Thank you for teaching me — teaching so much to all of us about business. My name is Mike Assail (PH) from New York City. You mentioned earlier that Berkshire’s shoe business was great, but that other shoe businesses were not so good. What are the uncertainties of the global brand leaders that Berkshire seems to like? They like Coke and Gillette. The global brand leaders in the shoe business being Nike and Reebok. What are their uncertainties, in terms of long-term competitive advantage, business economics, consumer behavior, and the other risk factors that you mentioned in the annual report this year? Thank you. WARREN BUFFETT
So, you’re really asking about the future prospects of Nike and Reebok? Yeah. I don’t know that much about those businesses. We do have one person in this audience, at least, who owns a lot of Reebok. But I am not expressing a negative view in any way on that. I just — I don’t understand that — I don’t understand their competitive position and the likelihood of permanence of their competitive position over a 10 or 20 year period as well as I think I understand the position of Brown and Dexter. That doesn’t mean I think that it’s inferior. Doesn’t mean I think that we’ve got better businesses or anything. I think we’ve got very good businesses. But I — I’m not — I haven’t done the work and I’m not sure if I did the work I would understand them. I think they are harder to understand, frankly, and to develop a fix on, than our kinds. But, they may be easier for other people who just have a better insight into that kind of business.
Some businesses are a lot easier to understand than others. And Charlie and I don’t like difficult problems. I mean, we — if something is hard to figure, you know, we’d rather multiply by three than by pi. I mean it’s just easier for us. (Laughter) Charlie, you have any —? CHARLIE MUNGER
Well, that is such an obvious point. And yet so many people think if they just hire somebody with the appropriate labels they can do something very difficult. That is one of the most dangerous ideas a human being can have. All kinds of things just intrinsically create problems. The other day I was dealing with a problem and I said, this thing — it’s a new building — and I said this thing has three things I’ve learned to fear: an architect, a contractor, and a hill. (Laughter) And — if you go at life like that, I think you, at least, make fewer mistakes than people who think they can do anything by just hiring somebody with a label. WARREN BUFFETT
We don’t comment — excuse me, go ahead. CHARLIE MUNGER
You don’t have to hire out your thinking if you keep it simple.
You don’t have to do — we’ve said this before — but you don’t have to do exceptional things to get exceptional results. And some people think that if you jump over a seven-foot bar that the ribbon they pin on you is going to be worth more money than if you step over a one-foot bar. And it just isn’t true in the investment world, at all. So, you can do very ordinary things. I mean, what is complicated about this? But, you know, we’re $3 billion pretax better off than we were a few years ago because of it. There’s nothing that I know about that product, or its distribution system, its finances, or anything, that, really, hundreds of thousands — or millions — of people aren’t capable of, that they don’t already know. They just don’t do anything about it. And similarly, if you get into some complicated business, you can get a report that’s a thousand pages thick and you got Ph.D.s working on it, but it doesn’t mean anything. You know, what you’ve got is a report but you don’t — it — you won’t understand that business, what it’s going to look like in 10 or 15 years. The big thing to do is avoid being wrong. (Laughter) CHARLIE MUNGER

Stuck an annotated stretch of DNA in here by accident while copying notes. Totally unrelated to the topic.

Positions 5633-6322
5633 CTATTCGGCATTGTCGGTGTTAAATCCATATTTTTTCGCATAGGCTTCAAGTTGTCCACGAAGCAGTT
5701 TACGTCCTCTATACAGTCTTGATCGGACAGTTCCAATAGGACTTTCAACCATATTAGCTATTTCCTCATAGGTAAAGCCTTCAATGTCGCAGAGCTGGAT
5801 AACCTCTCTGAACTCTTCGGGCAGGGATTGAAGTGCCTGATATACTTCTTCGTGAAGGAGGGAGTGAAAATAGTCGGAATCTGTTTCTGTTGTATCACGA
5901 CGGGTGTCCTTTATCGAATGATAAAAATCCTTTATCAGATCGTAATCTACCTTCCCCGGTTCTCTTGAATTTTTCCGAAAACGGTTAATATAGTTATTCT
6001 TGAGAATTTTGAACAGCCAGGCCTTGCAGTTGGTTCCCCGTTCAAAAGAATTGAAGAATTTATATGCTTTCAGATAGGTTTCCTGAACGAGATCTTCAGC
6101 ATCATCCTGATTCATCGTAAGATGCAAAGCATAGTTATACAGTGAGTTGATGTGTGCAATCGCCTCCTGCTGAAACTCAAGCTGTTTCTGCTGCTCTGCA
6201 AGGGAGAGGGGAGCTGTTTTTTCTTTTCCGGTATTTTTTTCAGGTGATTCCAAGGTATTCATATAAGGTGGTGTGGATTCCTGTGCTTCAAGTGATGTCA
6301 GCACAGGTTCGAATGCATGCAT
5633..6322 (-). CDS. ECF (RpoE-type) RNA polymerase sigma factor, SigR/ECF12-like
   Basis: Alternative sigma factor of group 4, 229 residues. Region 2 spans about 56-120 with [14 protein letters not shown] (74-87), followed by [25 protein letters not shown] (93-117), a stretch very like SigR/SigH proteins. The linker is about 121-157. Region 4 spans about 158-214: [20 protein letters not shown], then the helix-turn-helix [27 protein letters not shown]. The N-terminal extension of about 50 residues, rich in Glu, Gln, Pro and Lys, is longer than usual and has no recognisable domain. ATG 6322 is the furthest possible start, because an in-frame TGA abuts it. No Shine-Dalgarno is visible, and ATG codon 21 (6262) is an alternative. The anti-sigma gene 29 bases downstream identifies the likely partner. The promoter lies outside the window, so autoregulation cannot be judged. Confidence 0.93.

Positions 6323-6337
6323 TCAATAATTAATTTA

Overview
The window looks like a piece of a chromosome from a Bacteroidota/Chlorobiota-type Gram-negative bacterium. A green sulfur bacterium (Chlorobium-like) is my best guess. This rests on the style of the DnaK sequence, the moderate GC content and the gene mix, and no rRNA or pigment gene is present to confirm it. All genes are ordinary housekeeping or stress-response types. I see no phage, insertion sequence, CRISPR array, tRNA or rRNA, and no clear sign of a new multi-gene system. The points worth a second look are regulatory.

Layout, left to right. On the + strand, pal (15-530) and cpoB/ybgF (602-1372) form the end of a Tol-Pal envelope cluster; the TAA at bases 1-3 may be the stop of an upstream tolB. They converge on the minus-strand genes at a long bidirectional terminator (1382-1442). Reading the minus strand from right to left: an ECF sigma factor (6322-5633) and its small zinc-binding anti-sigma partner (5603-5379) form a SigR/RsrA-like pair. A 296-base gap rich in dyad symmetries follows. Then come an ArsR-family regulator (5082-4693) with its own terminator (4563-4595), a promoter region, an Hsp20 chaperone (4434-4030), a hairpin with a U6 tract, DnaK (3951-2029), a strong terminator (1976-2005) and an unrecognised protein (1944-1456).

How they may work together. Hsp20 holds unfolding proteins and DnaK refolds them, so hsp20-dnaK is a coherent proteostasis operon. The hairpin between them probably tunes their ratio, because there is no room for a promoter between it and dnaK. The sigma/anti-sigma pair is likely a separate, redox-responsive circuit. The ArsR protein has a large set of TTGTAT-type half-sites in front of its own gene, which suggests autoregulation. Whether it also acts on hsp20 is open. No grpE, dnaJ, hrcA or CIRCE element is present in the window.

There are some things that are so intrinsically dangerous. Another of my heroes is Mark Twain, who looked at the promoters of his day and he said, “A mine is a hole in the ground owned by a liar.” (Laughter) And that’s the way I’ve come to look at projections. I mean, basically, I can remember, Warren and I were offered $2 million worth of projections once in the course of buying a business and the book was this thick. WARREN BUFFETT
For nothing. CHARLIE MUNGER
And, if we were given it for nothing, and we wouldn’t open it. WARREN BUFFETT
We almost paid 2 million not to look at it. (Laughter) It’s ridiculous. I do not understand why any buyer of a business looks at a bunch of projections put together by a seller or — CHARLIE MUNGER
Or his agent. WARREN BUFFETT
— or his agent. I mean, it — you can almost say that it’s naive to think that that has any utility whatsoever. We just are not interested. If we don’t have some idea ourselves of what we think the future is, to sit there and listen to some other guy who’s trying to sell us the business or get a commission on it tell us what the future’s going to be — it — like I say, it’s very naïve. CHARLIE MUNGER
Yeah, and five years out. WARREN BUFFETT
Yeah. We had a line in the report one time, “Don’t ask the barber whether you need a haircut.” And — (laughter) — it’s quite applicable to projections of — by sellers — of businesses.
~ Please visit the site above for full video of Berkshire Hathaway Annual Meeting.
1. Don't be fooled by the 'labels.'
"So many people think if they just hire somebody with the appropriate labels they can do something very difficult. That is one of the most dangerous ideas a human being can have." ~Charlie Munger
2. The key to investing is avoid being wrong.